Myth 3: Cam Newton’s Mechanics are Awful

This one is only partially true. The truth is that this last season Newton had a very sloppy drop back motion which started from the offense he was running in. He would then throw off of his back foot and the ball release point was sloppy. That is the truth. But the fact that he was actually accurate, got a strong ball to come out, and on track means that any adjustment to his throwing motion is pure upside.

Again, Newton is learning from one of the best QB coaches out there right now and if you saw his public workout recently then you would have seen that many of his issues have been cleanly adjusted. He still needs to work out with his throwing issues, but given the comparisons to Tim Tebow and Vince Young it is unfair to note the fact that his throwing motions, placement, and footwork are leaps and bounds better than them.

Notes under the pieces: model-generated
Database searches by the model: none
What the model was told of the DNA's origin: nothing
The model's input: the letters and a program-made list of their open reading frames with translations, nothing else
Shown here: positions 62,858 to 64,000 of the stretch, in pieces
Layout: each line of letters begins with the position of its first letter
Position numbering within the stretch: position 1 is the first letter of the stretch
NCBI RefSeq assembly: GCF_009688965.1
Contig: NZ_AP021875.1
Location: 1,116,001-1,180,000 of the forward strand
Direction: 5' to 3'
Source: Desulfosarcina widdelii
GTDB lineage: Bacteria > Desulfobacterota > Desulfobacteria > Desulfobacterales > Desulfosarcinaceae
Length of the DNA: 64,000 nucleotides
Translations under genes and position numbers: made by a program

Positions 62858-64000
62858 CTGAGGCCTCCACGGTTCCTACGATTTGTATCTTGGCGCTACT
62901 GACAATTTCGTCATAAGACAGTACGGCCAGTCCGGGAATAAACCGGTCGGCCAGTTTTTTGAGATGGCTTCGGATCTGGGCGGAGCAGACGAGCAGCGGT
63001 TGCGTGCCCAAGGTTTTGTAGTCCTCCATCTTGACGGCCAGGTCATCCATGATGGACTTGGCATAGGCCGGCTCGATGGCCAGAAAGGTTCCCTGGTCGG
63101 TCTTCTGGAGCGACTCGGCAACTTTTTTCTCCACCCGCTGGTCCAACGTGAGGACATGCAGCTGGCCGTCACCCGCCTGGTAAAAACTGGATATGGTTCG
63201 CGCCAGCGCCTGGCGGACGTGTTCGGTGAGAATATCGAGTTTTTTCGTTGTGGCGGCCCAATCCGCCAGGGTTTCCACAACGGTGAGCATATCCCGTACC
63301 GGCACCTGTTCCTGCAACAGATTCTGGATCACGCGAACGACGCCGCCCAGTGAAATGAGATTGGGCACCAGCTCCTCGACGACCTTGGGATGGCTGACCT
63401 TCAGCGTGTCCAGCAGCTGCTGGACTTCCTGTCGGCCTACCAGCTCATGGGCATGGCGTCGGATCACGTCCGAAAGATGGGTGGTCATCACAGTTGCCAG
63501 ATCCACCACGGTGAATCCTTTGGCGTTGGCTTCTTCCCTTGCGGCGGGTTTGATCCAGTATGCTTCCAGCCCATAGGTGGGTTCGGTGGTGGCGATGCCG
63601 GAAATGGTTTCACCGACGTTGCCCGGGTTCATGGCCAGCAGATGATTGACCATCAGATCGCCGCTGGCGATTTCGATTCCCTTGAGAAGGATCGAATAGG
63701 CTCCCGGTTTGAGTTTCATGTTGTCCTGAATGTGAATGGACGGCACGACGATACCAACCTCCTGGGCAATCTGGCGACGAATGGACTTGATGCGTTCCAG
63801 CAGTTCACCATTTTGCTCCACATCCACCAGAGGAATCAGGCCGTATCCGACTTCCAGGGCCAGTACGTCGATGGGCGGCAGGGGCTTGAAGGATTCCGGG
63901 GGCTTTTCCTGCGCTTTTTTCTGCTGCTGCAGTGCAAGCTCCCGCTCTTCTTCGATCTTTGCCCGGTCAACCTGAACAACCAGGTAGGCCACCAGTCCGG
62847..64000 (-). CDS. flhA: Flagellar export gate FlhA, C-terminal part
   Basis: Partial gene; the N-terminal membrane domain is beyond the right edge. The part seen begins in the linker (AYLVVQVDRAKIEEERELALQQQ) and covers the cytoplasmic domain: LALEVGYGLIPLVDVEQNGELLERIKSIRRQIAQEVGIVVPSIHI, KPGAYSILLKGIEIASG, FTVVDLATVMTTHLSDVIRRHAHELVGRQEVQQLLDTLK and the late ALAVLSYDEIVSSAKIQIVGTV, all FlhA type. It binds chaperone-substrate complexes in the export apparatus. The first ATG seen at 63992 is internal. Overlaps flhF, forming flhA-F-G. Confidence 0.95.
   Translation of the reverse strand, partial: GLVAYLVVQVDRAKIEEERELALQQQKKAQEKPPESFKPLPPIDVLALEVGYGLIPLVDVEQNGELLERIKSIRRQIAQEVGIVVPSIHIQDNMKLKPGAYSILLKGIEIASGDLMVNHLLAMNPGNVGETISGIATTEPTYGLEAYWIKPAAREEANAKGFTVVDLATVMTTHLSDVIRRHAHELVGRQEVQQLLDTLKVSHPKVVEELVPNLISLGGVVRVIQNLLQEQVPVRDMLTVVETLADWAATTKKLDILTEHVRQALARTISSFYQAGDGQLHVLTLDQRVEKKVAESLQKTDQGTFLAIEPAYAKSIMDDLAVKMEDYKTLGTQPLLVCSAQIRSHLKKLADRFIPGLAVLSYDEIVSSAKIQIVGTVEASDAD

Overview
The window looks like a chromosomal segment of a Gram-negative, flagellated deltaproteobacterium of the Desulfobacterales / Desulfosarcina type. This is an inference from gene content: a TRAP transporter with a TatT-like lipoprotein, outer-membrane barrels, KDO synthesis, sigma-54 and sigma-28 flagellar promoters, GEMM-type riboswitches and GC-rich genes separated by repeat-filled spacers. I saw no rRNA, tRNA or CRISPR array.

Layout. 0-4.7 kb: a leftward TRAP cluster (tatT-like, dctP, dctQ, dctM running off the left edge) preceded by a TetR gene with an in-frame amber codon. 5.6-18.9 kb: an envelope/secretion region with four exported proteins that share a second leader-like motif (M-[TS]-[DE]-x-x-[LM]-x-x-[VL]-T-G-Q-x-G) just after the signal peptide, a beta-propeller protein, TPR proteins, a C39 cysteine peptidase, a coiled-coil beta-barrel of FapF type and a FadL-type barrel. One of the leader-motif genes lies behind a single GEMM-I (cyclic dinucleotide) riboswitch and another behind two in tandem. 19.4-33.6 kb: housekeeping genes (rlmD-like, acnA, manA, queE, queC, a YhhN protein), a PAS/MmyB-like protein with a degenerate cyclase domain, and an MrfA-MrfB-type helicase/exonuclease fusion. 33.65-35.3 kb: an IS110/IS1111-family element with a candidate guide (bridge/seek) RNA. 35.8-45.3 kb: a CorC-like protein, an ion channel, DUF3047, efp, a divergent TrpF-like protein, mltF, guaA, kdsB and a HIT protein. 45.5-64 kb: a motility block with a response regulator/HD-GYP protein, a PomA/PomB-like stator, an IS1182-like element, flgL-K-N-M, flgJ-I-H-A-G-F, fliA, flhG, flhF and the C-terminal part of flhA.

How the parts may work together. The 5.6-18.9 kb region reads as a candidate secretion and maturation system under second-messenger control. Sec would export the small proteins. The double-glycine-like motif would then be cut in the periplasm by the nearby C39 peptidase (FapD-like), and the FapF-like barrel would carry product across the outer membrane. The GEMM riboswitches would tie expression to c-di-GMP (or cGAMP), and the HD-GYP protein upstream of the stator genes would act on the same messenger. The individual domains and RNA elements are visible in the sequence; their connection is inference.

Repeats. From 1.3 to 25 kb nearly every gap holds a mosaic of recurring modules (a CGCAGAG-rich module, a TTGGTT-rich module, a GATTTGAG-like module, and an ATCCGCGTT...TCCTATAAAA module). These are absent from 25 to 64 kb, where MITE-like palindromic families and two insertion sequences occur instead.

Myth 4: Cam Newton has Character Concerns

This again is one that needs to be cleared up. Newton was accused of stealing a laptop in 2008, left Florida reportedly because of academically cheating. We all know about the $180,000 solicitation request from this season, and recently Newton’s comments have come under some scrutiny because of his swagger and over-confidence.

I honestly cannot say anything about the issues at Florida. He technically had the charges dropped, and the academic issues were reported by Fox Sports, but I haven’t heard much else from it. The $180,000 solicitation was found to have been just from Newton’s father, but even if it was orchestrated by Newton I wouldn’t hold it much more than what many prospects that receiver huge gifts from agents did like Robert Quinn.